MINNETONKA, Minn., May 29, 2014 /PRNewswire/ -- Zyga Technology, Inc. announced the first patient enrollment in Sacroiliac Fusion Study (SAIF), a prospective, single-arm post-market study designed to evaluate fusion and pain reduction following use of the SImmetry® Sacroiliac Joint Fusion System. The study will be performed at a single center and will include up to 15 patients.
"Clinical studies such as SAIF are critical to demonstrate the empirical value of Sacroiliac (SI) Joint Fusion," stated Dr. Noel D. Goldthwaite, MD, who performed the surgery. "This kind of objective data may show payers, other physicians, and of course those suffering from SI Joint Dysfunction the clinical and economic benefits of true SI Joint arthrodesis including decortication and bone grafting."
The Centers for Disease Control and Prevention lists low back pain (LBP) as the second most common cause of disability in US adults[i]. It has been reported that up to 30% of all chronic low back pain derives from the SI Joint[ii], but the condition has not been widely acknowledged due to challenges in diagnosis and a lack of treatment options.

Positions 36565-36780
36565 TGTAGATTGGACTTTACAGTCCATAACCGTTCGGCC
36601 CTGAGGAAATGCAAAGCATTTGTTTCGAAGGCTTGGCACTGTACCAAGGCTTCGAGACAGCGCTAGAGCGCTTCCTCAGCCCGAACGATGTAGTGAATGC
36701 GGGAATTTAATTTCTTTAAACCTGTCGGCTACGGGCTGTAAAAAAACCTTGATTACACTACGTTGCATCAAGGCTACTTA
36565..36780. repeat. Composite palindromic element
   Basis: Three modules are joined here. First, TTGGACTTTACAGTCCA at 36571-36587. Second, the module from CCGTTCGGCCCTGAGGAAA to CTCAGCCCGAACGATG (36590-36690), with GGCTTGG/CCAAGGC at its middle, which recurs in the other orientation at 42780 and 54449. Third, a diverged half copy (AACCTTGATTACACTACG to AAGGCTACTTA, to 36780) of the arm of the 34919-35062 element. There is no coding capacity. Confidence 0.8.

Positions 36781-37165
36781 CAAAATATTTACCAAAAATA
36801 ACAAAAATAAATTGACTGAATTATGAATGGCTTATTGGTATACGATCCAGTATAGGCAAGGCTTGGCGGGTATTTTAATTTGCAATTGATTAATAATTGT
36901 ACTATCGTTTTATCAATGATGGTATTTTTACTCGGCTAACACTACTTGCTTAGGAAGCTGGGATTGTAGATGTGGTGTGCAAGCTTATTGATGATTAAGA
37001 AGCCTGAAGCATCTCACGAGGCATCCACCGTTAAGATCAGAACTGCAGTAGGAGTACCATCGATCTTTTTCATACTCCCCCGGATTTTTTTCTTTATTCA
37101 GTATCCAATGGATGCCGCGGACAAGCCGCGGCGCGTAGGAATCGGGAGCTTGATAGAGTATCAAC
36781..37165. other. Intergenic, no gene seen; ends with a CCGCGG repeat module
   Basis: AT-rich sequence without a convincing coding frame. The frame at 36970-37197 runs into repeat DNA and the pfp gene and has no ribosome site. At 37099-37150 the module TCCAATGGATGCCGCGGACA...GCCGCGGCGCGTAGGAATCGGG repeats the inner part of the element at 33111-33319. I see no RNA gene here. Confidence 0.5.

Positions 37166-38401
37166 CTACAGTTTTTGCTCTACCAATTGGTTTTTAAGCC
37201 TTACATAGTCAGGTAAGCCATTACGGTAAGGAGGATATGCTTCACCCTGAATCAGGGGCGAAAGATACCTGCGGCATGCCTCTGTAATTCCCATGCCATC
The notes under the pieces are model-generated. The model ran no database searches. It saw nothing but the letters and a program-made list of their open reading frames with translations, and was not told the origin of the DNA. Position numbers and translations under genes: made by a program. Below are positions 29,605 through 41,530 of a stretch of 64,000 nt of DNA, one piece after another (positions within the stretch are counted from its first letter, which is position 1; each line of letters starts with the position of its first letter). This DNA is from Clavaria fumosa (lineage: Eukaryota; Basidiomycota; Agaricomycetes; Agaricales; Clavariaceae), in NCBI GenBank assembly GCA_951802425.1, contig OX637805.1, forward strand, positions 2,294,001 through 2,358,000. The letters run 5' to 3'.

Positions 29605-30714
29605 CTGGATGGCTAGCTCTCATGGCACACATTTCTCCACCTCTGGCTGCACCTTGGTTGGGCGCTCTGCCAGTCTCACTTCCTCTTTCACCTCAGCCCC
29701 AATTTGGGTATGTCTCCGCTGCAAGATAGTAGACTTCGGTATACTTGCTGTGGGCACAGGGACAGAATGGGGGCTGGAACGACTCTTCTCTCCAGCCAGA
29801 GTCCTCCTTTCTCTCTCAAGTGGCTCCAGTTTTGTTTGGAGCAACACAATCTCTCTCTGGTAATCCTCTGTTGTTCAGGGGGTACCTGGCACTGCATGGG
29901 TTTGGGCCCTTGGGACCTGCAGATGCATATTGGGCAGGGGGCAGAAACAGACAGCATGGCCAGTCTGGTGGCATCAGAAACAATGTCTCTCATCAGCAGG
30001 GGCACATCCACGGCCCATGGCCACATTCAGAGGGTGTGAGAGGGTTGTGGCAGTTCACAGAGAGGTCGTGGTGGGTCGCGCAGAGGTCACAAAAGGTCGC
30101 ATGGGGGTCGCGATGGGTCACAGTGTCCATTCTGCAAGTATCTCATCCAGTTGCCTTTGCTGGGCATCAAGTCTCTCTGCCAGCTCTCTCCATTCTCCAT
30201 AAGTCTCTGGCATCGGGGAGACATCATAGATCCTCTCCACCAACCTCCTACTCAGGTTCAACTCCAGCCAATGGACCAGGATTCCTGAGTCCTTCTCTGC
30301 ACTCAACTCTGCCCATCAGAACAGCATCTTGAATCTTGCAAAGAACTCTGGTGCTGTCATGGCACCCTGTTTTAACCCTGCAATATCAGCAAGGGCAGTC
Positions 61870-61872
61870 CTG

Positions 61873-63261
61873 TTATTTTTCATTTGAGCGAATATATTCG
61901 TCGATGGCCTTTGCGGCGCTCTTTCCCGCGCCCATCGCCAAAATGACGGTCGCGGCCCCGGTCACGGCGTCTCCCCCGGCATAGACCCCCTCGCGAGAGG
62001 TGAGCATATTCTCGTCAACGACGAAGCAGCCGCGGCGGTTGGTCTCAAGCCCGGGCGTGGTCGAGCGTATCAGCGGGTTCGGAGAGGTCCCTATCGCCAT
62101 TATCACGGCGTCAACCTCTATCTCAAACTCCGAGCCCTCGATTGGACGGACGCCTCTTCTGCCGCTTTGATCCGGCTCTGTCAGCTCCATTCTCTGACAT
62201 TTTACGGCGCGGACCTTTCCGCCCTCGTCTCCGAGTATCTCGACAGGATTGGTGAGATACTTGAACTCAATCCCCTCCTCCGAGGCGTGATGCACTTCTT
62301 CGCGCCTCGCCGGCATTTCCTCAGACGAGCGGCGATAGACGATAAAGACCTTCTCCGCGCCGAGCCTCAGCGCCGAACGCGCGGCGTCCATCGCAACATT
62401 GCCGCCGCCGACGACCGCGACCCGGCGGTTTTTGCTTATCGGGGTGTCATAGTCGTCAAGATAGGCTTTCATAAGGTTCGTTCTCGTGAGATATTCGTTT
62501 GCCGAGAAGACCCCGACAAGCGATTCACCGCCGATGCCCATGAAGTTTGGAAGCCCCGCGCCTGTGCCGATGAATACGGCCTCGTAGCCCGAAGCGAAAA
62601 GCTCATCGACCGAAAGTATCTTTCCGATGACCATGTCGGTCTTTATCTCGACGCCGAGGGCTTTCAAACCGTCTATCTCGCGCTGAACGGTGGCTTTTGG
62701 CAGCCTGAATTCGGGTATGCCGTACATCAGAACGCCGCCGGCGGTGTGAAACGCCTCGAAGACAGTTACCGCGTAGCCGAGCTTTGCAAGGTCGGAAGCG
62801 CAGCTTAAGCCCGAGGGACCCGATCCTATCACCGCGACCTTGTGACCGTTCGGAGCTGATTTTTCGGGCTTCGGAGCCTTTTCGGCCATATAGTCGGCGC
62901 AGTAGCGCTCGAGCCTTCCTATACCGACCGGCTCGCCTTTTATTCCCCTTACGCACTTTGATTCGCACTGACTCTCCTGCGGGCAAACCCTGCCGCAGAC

"The introduction of the SImmetry System, a minimally invasive SI Joint fusion procedure that utilizes proven orthopedic principles of decortication, grafting and fixation, is the first step in providing a viable treatment option for SI Joint Dysfunction," said Jim Bullock, president and chief executive officer of Zyga. "Now, through SAIF and additional planned clinical studies, we will demonstrate the clinical and economic value of the true SI Joint arthrodesis allowing for consistent insurance coverage and availability to patients in need."
About Zyga Technology
Zyga Technology is dedicated to the research, development and commercialization of solutions that provide empirical clinical and economic value in the treatment of under-served conditions of the spine. The company is currently marketing the SImmetry® Sacroiliac Joint Fusion System, a minimally invasive procedure intended for conditions including sacroiliac joint disruptions and degenerative sacroiliitis. Zyga Technology is headquartered in Minnetonka, Minn. For more information, visit www.zyga.com.
[i] Centers for Disease Control and Prevention. Prevalence of disabilities and associated health conditions among adults—United States, 1999. JAMA. 2001; 285(12):1571-1572.
[ii] Cohen SP et al. (2013) Sacroiliac Joint pain: A Comprehensive Review of Epidemiology, Diagnosis and Treatment. Expert Rev Neurother; 13(1):99-116
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SOURCE Zyga Technology, Inc.